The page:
Superficial exudates of neutrophils prevent invasion of Bacillus anthracis bacilli into abraded skin of resistant mice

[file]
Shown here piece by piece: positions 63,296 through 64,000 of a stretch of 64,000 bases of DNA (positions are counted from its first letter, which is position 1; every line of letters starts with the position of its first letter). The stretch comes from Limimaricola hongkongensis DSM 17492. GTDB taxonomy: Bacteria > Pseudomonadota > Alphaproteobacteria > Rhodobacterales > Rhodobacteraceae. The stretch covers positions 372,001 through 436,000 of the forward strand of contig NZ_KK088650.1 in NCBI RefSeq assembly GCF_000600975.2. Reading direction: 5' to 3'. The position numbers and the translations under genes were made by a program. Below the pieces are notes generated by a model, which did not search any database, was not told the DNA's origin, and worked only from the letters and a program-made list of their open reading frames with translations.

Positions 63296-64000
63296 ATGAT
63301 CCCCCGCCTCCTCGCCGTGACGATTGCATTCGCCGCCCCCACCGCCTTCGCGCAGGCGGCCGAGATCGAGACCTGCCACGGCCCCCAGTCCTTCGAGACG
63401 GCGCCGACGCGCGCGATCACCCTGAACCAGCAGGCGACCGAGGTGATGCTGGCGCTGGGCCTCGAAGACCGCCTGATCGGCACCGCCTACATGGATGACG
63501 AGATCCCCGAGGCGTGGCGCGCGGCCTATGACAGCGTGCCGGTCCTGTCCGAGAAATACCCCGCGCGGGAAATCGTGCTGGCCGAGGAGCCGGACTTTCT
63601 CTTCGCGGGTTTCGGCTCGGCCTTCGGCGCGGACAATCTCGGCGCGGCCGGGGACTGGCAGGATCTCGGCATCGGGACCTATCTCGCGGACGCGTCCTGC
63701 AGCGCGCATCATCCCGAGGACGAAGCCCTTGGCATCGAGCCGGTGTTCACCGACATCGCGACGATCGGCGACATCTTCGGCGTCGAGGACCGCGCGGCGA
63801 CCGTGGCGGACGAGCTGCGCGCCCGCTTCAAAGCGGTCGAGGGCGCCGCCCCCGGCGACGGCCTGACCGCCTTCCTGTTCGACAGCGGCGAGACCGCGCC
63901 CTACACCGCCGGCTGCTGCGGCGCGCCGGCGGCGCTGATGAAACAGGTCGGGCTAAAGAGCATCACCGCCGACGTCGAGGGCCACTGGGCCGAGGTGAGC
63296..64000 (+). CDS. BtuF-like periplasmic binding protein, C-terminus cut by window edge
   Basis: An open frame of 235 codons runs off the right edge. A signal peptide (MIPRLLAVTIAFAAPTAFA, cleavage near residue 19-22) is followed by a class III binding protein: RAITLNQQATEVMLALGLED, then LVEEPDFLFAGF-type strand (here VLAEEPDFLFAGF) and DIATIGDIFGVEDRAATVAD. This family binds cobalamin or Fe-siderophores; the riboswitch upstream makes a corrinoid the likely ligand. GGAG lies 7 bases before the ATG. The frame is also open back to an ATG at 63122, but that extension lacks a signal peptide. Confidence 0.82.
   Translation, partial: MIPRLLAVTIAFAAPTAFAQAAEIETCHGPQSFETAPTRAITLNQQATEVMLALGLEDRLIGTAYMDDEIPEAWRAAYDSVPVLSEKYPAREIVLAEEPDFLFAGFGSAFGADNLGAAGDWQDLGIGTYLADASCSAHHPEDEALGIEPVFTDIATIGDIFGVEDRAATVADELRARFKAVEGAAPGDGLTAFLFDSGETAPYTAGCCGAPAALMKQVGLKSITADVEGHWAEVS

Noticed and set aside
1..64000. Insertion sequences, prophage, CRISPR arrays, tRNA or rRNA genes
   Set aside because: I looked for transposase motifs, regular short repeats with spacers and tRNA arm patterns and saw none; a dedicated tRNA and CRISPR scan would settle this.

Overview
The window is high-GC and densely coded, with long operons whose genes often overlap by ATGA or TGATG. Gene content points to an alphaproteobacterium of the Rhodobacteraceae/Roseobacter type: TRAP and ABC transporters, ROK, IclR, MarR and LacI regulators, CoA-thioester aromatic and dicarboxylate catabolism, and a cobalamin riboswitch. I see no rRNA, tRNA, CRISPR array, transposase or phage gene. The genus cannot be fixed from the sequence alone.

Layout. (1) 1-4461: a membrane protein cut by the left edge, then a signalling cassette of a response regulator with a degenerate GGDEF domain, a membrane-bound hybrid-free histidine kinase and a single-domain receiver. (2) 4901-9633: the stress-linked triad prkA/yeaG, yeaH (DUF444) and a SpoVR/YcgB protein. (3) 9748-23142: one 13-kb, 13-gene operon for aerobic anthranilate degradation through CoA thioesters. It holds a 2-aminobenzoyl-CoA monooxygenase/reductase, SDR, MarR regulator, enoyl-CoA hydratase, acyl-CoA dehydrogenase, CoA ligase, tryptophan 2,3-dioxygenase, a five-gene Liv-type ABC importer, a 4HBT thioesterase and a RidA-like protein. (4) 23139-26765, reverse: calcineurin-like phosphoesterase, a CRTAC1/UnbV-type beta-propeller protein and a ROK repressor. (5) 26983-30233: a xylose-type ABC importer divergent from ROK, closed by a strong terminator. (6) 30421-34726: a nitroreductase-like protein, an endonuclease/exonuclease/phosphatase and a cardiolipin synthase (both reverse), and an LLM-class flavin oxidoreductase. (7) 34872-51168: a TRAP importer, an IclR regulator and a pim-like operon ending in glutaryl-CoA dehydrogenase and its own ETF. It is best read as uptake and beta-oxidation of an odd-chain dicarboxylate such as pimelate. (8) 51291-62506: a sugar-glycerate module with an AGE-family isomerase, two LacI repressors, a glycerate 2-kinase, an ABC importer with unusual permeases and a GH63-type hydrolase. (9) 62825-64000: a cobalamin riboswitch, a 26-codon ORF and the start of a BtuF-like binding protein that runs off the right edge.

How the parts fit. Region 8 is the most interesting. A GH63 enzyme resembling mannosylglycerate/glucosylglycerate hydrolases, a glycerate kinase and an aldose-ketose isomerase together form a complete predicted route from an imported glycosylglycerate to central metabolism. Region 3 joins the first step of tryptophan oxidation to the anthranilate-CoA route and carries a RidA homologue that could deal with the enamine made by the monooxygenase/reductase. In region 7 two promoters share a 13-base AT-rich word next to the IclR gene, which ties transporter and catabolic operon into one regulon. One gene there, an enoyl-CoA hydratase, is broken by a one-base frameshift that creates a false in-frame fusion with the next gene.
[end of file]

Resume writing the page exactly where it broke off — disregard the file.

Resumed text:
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Skin window procedures in humans have shown rapid accumulation of neutrophils into the exuded fluids above abraded skin. The present study was undertaken to determine if similar epicutaneous neutrophil accumulation might explain the extreme resistance of HRS/J mice, both hairless (hr/hr) and haired (hr/+), to experimental cutaneous Bacillus anthracis Sterne infections on abraded skin. In this study, very early (6 h) biopsies demonstrated a lack of bacilli in skin from the HRS/J hr/hr mice, indicating that the organisms never did invade in these animals as opposed to early skin entry and then efficient clearance by host responses in the tissues. Touch preparations of either the inoculation filter or the skin surface revealed more inflammatory cells, fewer bacilli, and a higher percentage of cell-associated bacilli in the HRS/J hr/hr mice than in comparator strains. In the HRS/J mice, cyclophosphamide treatment or separation of inoculated spores from the inflammatory infiltrates by a second filter below both produced marked increases in the number of bacilli observed. Examination of inoculation filter specimens demonstrated ingestion of spores and bacilli by neutrophils inside the filter at 6 h after inoculation. These findings suggest that an early and vigorous inflammatory cell infiltrate in HRS/J mice attacks the inoculated organisms above the skin surface and does not allow them to invade the tissues below.

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